I-Team: Drivers Hit With Bogus Fines In License Plate Confusion

SALEM (CBS) – Patricia Demirdjian never thought her trip to a Salem grocery store back in November would end up being an alibi.

“I had the proof that it couldn’t have possibly been me,” she said.

Patricia had to send the grocery receipt to convince the MBTA that the parking violation she received at a Franklin commuter lot was not her car.

“I was very angry,” she added.

Bibiana Nowacki drives a Mazda, but was repeatedly charged for toll violations in Florida for a high-end sports car.

“The picture from the toll was a Ferrari or a Lamborghini. I’ll pay the $9 toll if you send me the Lamborghini,” she said jokingly.

Both women have paid an extra fee to the registry for decades to have low number license plates. Bibiana’s father gave her the plate in 1962, Patricia has had hers since the 1980’s.

But it turns out the numbers on the plates are not unique.


Bibiana’s plate is 330 A. The plate on the picture of the sports car sent to her from the Florida toll system is also a Massachusetts plate with 330 A.

(Image credit: Bibiana Nowacki)

But if you look closely you can see it is a dealer plate. That difference was not noted by the Florida toll system and that is why Bibiana keeps getting the bills.

When Patricia received the notice for the parking violation in Franklin, she appealed it to the MBTA. The appeal was denied by the MBTA because they said they had a photo of Patricia’s plate number which is 10375. When she asked to see the photo, the MBTA admitted there are no cameras at the lot. When she sent her grocery receipt to prove she was in Salem at the time of the violation, the MBTA then told her it was a mistake and the car parking illegally was a specialty Right Whale plate with the same five numbers – 10375.

(WBZ-TV graphic)

“They should not be doing, reusing plate numbers, it’s confusing,” she told WBZ-TV.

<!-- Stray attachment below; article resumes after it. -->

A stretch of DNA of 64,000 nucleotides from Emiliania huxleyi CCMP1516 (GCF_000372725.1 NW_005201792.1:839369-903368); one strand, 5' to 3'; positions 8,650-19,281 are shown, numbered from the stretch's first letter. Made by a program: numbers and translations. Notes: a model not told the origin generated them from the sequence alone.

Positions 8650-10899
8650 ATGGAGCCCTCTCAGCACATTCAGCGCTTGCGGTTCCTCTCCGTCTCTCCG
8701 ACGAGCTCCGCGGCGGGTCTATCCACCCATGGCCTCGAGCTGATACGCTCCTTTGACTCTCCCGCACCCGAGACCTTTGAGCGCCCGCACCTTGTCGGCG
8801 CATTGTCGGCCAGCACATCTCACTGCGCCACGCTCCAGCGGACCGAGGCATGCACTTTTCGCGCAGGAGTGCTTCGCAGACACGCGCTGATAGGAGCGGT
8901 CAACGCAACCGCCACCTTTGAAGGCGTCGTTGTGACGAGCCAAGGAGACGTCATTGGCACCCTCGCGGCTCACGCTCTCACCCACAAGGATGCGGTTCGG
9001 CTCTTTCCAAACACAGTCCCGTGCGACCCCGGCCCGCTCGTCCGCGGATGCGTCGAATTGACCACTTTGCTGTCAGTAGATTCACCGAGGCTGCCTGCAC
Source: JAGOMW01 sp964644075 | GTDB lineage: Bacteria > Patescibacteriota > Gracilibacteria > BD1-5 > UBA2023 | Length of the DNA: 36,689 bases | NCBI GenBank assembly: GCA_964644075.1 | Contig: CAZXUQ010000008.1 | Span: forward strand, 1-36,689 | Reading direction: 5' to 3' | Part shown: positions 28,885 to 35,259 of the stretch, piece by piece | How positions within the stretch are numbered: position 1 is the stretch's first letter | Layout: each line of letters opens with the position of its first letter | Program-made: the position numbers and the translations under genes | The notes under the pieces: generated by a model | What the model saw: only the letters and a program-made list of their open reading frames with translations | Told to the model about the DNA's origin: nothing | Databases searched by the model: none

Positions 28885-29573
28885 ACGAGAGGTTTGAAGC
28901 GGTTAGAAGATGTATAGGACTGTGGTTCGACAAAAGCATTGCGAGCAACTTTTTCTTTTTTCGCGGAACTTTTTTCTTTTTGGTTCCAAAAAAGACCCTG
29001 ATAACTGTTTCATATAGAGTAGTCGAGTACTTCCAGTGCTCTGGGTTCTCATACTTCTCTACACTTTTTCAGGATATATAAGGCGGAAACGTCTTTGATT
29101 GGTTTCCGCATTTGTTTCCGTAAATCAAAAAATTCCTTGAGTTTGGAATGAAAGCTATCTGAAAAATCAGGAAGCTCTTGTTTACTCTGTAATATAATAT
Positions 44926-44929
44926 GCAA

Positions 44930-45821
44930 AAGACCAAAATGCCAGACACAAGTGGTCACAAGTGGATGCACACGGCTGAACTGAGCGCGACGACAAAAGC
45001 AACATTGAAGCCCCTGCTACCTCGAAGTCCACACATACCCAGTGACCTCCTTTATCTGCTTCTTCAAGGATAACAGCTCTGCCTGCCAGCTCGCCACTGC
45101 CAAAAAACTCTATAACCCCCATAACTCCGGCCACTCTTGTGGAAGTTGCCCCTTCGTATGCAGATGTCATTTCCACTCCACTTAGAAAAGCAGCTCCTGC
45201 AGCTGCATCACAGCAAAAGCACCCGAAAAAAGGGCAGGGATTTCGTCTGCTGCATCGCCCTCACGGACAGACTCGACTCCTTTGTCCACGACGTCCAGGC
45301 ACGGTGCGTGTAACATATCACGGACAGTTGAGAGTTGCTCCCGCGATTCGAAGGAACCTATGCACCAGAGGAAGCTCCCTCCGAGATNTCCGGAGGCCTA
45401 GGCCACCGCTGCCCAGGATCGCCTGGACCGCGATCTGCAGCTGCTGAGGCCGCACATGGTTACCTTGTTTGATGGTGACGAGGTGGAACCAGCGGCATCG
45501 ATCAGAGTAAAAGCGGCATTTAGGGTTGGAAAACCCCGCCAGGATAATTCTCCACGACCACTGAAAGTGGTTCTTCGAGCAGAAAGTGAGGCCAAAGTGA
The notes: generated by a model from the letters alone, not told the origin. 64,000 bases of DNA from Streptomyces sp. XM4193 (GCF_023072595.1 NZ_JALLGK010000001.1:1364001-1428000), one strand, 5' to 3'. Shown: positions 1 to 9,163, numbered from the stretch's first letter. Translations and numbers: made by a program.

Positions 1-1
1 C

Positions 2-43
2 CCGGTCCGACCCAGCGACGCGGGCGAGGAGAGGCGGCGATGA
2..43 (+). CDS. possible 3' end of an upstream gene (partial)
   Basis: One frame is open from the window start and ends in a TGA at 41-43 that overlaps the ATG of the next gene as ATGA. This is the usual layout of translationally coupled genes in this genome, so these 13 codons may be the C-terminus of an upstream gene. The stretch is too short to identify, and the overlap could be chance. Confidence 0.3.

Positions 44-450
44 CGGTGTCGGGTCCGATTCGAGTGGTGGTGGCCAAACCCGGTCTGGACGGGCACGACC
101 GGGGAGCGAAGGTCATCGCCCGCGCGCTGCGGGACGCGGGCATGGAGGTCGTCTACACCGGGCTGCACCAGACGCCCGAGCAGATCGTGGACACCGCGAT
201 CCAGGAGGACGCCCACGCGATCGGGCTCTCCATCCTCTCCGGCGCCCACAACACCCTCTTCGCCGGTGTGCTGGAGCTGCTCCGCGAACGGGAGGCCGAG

For Patricia, it was not just that one mistake.

Back in May, she wasn’t able to re-register her car because the Registry of Motor Vehicles was convinced her plates were stolen.

“Now, I know it wasn’t stolen because I had both plates on the car,” she said.

(WBZ-TV graphic)

This time the confusion was caused by a stolen car from New Bedford with a blue municipal plate, but it had the same number sequence as Patricia’s plate – 10375.

State Representative William Straus is the House Chair of the state Transportation Committee.  He told the I-Team he is not surprised by these stories because he has had to reach out to the registry a number of times for constituents with similar issues.

When we asked what it says about a system that requires a state lawmaker to get involved to fix a problem he said, “It shouldn’t come to that.”

There are more than 35 different specialty plates in Massachusetts and most raise money for charities or other causes. You can have a Red Sox plate that supports the Jimmy Fund and a Breast Cancer plate with a pink ribbon will donate to research efforts. There’s a plate supporting wildlife, Right Whales, Roseate Turns and the Massachusetts Animal Coalition.

When we reached out to MassDOT, a spokesperson told us there are no duplicate plates because the stacked letters (RS for Red Sox, RW for Right Whale, etc.) are supposed to be included with the numbers in any sort of violation.

But that doesn’t always happen and it doesn’t solve the issue with municipal and commercial plates and Straus believes the confusion can create a list of issues for drivers.

“The most serious is the one that I have always been concerned about, which is a delayed identification in the case of a criminal investigation,” he said.

After twice being victimized by this issue, Patricia says that same thought has crossed her mind. “They could rob a bank and my number is all they are going to remember,” she said.

Bibiana thought she had her problem fixed with the state of Florida until she recently received yet another violation in the mail.

“It is just plain stupid to have all these license plates issued with the same numbers,” she said. “It’s like a keystone cops thing.”

Straus told the I-Team the registry is working on a way to eliminate the confusion, but that fix is still more than a year away.

Ryan Kath can be reached at rkath@cbs.com. You can follow him on Twitter or connect on Facebook.

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